'If you want proof, visit any bank in Mumbai and you will find the poor standing in bank queues.'
'They are queuing up from midnight outside the banks.'
Rediff.com's Syed Firdaus Ashraf reports.
Illustration: Uttam Ghosh/Rediff.com. Video: Hitesh Harisinghani for Rediff.com
As Indians standing in a queue outside a bank in north-central Mumbai heard on Thursday that the government had reduced the limit on the exchange of Rs 500 and Rs 1,000 banknotes from Rs 4,500 to Rs 2,000 per day, their level of disappointment grew.
Although they could get Rs 4,500 on Thursday, the new limit kicking in from Friday, many said, even that amount was not enough.
"I am not from Mumbai. I am from Bihar and I do not have a bank account in Mumbai. The only option I had was to exchange my old notes, but even that amount is being reduced. This is a very bad step," Sohail Khan felt.
Khan, like many others in the queue, had been waiting for three hours.
Khan hailed the government's decision to curb black money, but felt severe hardship confronts the public at the moment.
"I have come to Mumbai to go to the Gulf for a job. I have to undergo medical tests. I have to pay for the tests and then stay here for two more days. How will I survive on Rs 4,500 till then? Khan wondered.
"For how long will a family of four, which does not have a bank account, survive on Rs 2,000?" asked Rajesh Sawant, a labourer from Malvan, coastal Maharashtra.
"For how long will this money last?" he asked. "In three days, that money will be be finished."
Nodding in agreement with Sawant, Tanveer Alam said, "It is an anti-poor decision by the Modi government. If you have a family of eight, how will you run the house on just Rs 2,000?"
"I feel the exchange limit should have been Rs 5,000 per day. Poor people don't have bank accounts, why does Modiji not understand this?" Alam asked.
"Daily wage workers like me are suffering the most from this (demonetisation," Alam added. "There is no work because people do not have the money to pay us in new notes and all our old currency has become useless."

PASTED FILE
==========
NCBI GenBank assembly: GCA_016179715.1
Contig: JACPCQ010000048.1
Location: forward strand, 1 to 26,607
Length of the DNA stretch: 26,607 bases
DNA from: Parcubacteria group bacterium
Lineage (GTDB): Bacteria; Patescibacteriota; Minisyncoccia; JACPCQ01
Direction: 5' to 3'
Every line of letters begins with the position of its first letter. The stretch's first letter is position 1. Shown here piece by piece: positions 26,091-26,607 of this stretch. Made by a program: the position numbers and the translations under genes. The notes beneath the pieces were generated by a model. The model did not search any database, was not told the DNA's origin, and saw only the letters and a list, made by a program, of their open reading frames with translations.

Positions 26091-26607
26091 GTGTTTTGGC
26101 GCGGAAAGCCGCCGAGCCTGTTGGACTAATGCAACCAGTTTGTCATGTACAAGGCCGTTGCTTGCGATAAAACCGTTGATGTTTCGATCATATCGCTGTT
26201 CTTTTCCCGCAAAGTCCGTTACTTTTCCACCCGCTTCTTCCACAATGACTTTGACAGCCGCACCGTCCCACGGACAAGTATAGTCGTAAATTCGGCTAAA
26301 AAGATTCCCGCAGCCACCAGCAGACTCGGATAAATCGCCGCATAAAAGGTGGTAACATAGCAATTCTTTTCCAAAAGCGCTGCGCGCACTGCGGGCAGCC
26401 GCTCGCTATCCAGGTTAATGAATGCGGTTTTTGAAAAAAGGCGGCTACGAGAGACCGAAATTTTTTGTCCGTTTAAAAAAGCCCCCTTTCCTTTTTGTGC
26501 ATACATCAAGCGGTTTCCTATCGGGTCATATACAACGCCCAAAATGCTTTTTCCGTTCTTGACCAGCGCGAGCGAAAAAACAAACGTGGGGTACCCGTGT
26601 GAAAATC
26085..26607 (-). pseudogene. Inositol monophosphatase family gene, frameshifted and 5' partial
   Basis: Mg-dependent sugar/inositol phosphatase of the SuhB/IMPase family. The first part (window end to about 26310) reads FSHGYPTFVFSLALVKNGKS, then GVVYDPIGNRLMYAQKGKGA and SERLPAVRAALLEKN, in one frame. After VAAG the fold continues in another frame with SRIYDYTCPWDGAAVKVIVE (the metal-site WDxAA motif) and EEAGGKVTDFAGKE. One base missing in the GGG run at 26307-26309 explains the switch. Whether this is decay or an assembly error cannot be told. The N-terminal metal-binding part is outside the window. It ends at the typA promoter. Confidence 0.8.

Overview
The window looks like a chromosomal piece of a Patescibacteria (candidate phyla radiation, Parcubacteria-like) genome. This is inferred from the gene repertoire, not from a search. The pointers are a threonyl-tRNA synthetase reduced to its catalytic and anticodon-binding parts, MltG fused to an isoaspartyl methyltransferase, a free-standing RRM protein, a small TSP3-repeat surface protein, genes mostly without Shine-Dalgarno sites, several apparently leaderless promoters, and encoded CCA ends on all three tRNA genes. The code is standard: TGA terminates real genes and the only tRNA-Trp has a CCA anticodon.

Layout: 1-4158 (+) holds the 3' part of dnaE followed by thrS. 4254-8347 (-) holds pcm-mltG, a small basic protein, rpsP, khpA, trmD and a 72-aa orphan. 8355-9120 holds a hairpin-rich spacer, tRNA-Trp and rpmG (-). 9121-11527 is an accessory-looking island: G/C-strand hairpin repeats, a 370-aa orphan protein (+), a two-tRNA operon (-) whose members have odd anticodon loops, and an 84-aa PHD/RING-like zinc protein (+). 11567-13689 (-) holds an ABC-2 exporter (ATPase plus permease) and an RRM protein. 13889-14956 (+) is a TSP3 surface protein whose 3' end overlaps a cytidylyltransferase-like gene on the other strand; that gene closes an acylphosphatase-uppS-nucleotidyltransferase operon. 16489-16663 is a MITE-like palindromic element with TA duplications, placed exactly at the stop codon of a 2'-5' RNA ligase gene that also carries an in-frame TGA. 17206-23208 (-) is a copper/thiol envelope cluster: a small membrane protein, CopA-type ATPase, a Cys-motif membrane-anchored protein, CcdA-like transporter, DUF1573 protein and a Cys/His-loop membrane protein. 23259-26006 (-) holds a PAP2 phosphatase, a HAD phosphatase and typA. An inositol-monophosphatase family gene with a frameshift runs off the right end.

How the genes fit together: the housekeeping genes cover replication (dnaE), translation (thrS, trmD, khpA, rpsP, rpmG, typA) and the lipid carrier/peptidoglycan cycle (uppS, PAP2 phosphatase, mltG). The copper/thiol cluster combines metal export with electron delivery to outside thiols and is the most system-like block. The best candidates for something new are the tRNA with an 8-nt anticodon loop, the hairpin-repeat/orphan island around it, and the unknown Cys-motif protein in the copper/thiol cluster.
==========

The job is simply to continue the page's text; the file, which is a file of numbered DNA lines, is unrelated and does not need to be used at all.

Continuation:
"Some people have not opened a Jan Dhan account," Sawant added. "Does it mean they have to go through this hardship? Where will they go? Poor men are getting harassed a lot the past week."
"Modiji says the poor are sleeping peacefully. It is not true," Sawant said. "The poor are not sleeping peacefully. If you want proof, visit any bank in Mumbai and you will find the poor standing in bank queues. They are queuing up from midnight outside the banks."
"I have a bank account in Malvan," Sawant added. "I don't have a bank account in Mumbai. Have I done some crime by not opening a bank account in Mumbai? I am glad I am standing in this queue today to exchange notes. At least I will get Rs 4,500 today. People who come tomorrow will suffer more as they will not get more than Rs 2,000."
Santosh Pawar, a waiter, said he was "running late for my job. I am standing in queue because there is nothing to eat at home. People are asking for new notes. My landlord is asking for new notes and I have no money to pay him."
Like Sawant, Pawar does not have a bank account in Mumbai, but has an account in his native Kolhapur.
"Modiji is doing good work, but the fact is you don't see a rich man standing in the queues. The poor are suffering because they have to skip work to get money from the banks. I'm not going to get today's salary because I won't be able to report to work on time."
"The war on black money is good," Sawant said. "Unfortunately in this war, there is complete chaos on the ground and poor people suffer the most."